Friday, October 7, 2011

October 7 - Thieleman J. van Braght, Storyteller, Historian

Thieleman J. van Braght was born to a cloth merchant and his wife in Dordrecht. As Thieleman grew, he took after his father and learned the commercial life. He traveled with his father when necessary to buy and sell cloth and learned much about how the world worked. Thieleman's childhood has an enormous impact on his future life and his father's influence should not be understated. One particular place of influence was Thieleman's life of faith and willingness to believe what he felt called to believe and not simply what he was told. Thieleman was given freedom by his family to explore his faith and how it impacted his life and the world around him. Having been set free to explore, he found a vibrant faith amidst the stories of Christians who had come and gone before him. For Thieleman, these stories kept him tethered to the Faith that he held in common with the subjects.

As he traveled, he heard more and more stories. He developed a discerning ear and sharp memory for what he was told. Thieleman knew well the power of a story to inform our values. Hearing the stories of the early martyrs, Thieleman knew that his faith very well may cost him something personal. He found this message in so many of the stories he was told. As the stories had an impact on him, they became his stories and he shared them with others.Instead of simply telling people that faith should be important and something worth sacrificing for, Thieleman learned to tell the stories of those who valued the life of faith and laid down their lives for their convictions. This storytelling gift served him well when he became a pastor of a local Mennonite community in Dordrecht. Lovingly, he recalled the stories of his people and those who had gone on long before them to be hidden in God with Christ. He would reach into his satchel of stories, gingerly bring one out, blow the dust off, and unfold it before a crowd of hungry minds desperate for a story that explained life to them--for a story that really meant something.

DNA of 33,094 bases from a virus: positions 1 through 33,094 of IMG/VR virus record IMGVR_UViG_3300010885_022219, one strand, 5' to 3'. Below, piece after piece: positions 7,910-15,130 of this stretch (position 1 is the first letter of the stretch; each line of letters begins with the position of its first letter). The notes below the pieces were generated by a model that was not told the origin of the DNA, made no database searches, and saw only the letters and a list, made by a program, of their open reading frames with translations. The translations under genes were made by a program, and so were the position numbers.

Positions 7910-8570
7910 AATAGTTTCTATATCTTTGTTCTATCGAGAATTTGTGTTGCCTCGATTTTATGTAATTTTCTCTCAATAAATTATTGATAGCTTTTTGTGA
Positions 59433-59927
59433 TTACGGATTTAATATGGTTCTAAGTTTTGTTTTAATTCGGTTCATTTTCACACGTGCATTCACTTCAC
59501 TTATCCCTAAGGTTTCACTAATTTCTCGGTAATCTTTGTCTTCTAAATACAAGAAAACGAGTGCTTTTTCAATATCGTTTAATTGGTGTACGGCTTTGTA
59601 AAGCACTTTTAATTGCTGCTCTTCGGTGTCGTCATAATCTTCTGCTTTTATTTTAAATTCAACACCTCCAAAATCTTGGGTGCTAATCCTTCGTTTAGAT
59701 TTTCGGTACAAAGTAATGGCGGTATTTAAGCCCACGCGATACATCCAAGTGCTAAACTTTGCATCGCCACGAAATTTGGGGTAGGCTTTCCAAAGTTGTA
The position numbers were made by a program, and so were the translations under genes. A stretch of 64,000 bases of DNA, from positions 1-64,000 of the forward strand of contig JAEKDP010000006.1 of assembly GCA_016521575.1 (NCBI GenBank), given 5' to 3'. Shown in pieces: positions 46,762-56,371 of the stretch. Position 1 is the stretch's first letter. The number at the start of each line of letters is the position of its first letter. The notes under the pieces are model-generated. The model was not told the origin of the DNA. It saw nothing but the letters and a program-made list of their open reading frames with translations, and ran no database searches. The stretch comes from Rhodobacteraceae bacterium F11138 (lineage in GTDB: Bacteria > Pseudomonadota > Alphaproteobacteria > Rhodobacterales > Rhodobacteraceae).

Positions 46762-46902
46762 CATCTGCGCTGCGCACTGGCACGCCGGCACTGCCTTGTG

In this way, Thieleman was a caretaker of the Church's greatest artifacts and relics--its stories. He condensed the stories into a collection that he entitled, The Bloody Theater or Martyrs Mirror of the Defenseless Christians who baptized only upon confession of faith, and who suffered and died for the testimony of Jesus, their Saviour, from the time of Christ to the year A.D. 1660. This is, most often, shortened to the Martyr's Mirror or The Bloody Theater. This collection of stories is a powerful testament to what it is that Christians like Thieleman and so many others hold dear. In many ways, if you want to know what somebody really believes all you need to know is what story resonates with them. When you find the story that a person uses to explain life, then you know where their values lie--you know what they worship and love. For Thieleman, it was the story of men and women willing to die rather than deny their faith. These were the stories he collected, told, and cherished.These were the stories that changed his life along with the lives of countless others who have come into intimate contact with the God who is love and promises life through death.

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